July 4, 2012 : All Star Snubs Have Fans Media In Uproar
With the MLB All Star Game festivities set to begin later this week, fans and media alike couldn’t be more disappointed with the rosters. As the AL and NL battle it out determine home field advantage in the World Series, the two managers for the game have let personal interests cloud their judgment on using the best players available. For this reason, many people we included wonder if the commissioners office should be in charge of the rosters. Today we will look at some of the snubs that have fans and media outraged.
Edwin Encarnacion of the Toronto Blue Jays, and Josh Reddick of the Oakland Athletics have each had excellent first haves of the season. However, rather then include both players on the American League roster, Texas Rangers manager Ron Washington has elected to allow five of his own players to be on the team instead. In fact, the fifth possible member, pitcher Yu Darvish is currently in the lead for the 34th man fan vote, while neither Encarnacion nor Reddick are even on the ballot. Conversely, in the National League, former manager turned honorary ASG manager Tony LaRussa elected not to include Cincinnati Reds stars Johnny Cueto or Brandon Phillips on the roster. For LaRussa, many media outlets believe that he is holding a grudge against the Reds, for past transgressions in the rivalry with the St. Louis Cardinals.
In both the American and National League’s it doesn’t seem fair that the managers are being given as much control as the commissioners office has awarded them. After all, you want the best players on each roster, not the manager’s core players. The exclusion of Edwin Encarnacion in particular, has many teams around the MLB sportsbook realm confused. For example, during the New York Yankees v Tampa Bay Rays broadcast last night, the YES network held a poll asking fans who was the biggest shock to miss the playoffs, Edwin Encarnacion led the voting. The results may have been a combination of factors, from genuine disbelief, to the fact the Yankees arch rival the Boston Red Sox are sending DH David Ortiz to the game. Statistically speaking, Ortiz has the better batting average, but Encarnacion has the better overall offensive numbers, including home runs.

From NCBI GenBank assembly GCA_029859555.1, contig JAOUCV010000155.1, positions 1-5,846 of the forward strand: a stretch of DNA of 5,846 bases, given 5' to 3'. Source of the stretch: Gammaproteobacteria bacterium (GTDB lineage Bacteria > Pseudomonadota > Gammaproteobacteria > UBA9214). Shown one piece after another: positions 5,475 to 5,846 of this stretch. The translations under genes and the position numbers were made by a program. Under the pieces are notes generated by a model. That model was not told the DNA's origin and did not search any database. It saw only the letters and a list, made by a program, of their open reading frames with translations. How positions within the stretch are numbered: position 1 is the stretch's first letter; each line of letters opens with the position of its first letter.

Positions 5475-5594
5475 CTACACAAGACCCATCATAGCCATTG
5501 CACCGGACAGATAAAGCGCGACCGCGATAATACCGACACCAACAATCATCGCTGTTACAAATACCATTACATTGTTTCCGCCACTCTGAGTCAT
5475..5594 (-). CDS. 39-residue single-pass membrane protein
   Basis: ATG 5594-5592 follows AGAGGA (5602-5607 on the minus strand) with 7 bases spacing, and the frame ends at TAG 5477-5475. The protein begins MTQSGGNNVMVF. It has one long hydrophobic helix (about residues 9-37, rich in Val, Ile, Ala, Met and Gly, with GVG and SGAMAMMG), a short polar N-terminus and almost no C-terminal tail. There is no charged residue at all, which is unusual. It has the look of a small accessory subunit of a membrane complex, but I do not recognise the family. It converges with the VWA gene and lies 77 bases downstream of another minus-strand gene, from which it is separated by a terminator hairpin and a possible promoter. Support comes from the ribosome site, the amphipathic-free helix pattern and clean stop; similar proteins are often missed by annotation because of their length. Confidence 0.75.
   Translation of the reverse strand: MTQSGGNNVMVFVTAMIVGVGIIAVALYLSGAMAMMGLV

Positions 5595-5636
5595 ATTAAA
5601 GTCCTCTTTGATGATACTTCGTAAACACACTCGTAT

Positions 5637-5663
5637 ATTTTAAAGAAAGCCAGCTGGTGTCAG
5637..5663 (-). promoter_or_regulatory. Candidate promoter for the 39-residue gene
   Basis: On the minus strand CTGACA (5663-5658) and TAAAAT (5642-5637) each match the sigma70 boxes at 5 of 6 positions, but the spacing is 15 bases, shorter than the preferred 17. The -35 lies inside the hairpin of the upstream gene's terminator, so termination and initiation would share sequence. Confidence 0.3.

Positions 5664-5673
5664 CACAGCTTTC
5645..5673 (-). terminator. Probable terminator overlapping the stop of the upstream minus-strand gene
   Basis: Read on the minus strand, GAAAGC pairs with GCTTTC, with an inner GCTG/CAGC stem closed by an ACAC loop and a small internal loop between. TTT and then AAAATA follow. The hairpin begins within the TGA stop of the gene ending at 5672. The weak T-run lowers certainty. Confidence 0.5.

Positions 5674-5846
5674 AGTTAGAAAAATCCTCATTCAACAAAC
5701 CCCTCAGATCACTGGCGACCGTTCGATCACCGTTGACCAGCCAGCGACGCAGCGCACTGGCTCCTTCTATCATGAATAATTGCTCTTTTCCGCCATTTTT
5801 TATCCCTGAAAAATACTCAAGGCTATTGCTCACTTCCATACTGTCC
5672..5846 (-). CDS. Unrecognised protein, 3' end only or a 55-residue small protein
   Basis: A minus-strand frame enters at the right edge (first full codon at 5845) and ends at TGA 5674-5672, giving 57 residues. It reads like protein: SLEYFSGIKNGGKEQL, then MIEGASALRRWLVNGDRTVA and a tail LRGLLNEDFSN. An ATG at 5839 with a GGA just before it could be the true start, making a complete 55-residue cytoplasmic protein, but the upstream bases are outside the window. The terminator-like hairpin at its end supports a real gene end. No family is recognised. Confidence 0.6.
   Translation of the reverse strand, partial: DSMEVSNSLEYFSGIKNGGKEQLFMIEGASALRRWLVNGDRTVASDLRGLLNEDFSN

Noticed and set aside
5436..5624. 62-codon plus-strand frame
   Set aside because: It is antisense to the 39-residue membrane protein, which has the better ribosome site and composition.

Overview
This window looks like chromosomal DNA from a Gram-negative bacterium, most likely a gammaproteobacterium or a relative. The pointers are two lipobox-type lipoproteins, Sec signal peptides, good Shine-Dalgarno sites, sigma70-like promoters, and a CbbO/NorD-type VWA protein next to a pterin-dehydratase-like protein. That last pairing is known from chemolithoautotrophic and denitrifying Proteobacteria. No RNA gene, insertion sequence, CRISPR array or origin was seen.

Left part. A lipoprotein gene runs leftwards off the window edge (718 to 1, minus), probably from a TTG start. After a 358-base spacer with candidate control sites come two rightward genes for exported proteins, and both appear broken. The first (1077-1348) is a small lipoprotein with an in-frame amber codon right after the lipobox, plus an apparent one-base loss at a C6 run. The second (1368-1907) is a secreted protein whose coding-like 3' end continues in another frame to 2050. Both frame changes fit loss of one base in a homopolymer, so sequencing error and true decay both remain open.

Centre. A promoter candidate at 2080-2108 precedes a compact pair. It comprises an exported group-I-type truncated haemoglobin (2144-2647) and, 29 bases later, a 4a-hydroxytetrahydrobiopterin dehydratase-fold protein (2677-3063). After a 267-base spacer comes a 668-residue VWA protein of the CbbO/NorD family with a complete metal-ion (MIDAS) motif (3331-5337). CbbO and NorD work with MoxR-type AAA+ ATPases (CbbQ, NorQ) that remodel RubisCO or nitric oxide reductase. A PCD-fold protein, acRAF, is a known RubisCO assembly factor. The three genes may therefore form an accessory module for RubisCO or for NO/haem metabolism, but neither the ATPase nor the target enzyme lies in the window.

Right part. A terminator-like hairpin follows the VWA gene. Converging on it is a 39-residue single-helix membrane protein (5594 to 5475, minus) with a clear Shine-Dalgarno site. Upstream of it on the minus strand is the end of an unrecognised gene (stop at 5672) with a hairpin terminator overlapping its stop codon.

But how do fans and media have their voices heard by the MLB? There’s been a lot of suggestions, from doing away with each team needing a representative, to fans no longer being able to vote. Yet, the one area that hasn’t been discussed, is limiting the managers roles in the decision making process. Essentially, what we would suggest is that the MLB determine the rosters, in a draw, and then the managers formulate the starting lineups accordingly. In this scenario, the managers wouldn’t be able to play favorites necessarily. Rather, they could make the starting line ups all their own players, but then move other stars in and out of the lineup accordingly.
By using this approach, the MLB could at the very least establish the belief that the managers have nothing to do with who makes the team and who doesn’t. There are actually clauses in the CBA, which disallow from the managers to use any bias in snubbing certain players. One clause is the Sunday rule, which prevents managers from avoiding picking pitchers because that pitcher was scheduled to pitch on the Sunday. In this scenario, the pitcher can choose if they want to play in the game or attend as an honorary member of the team.
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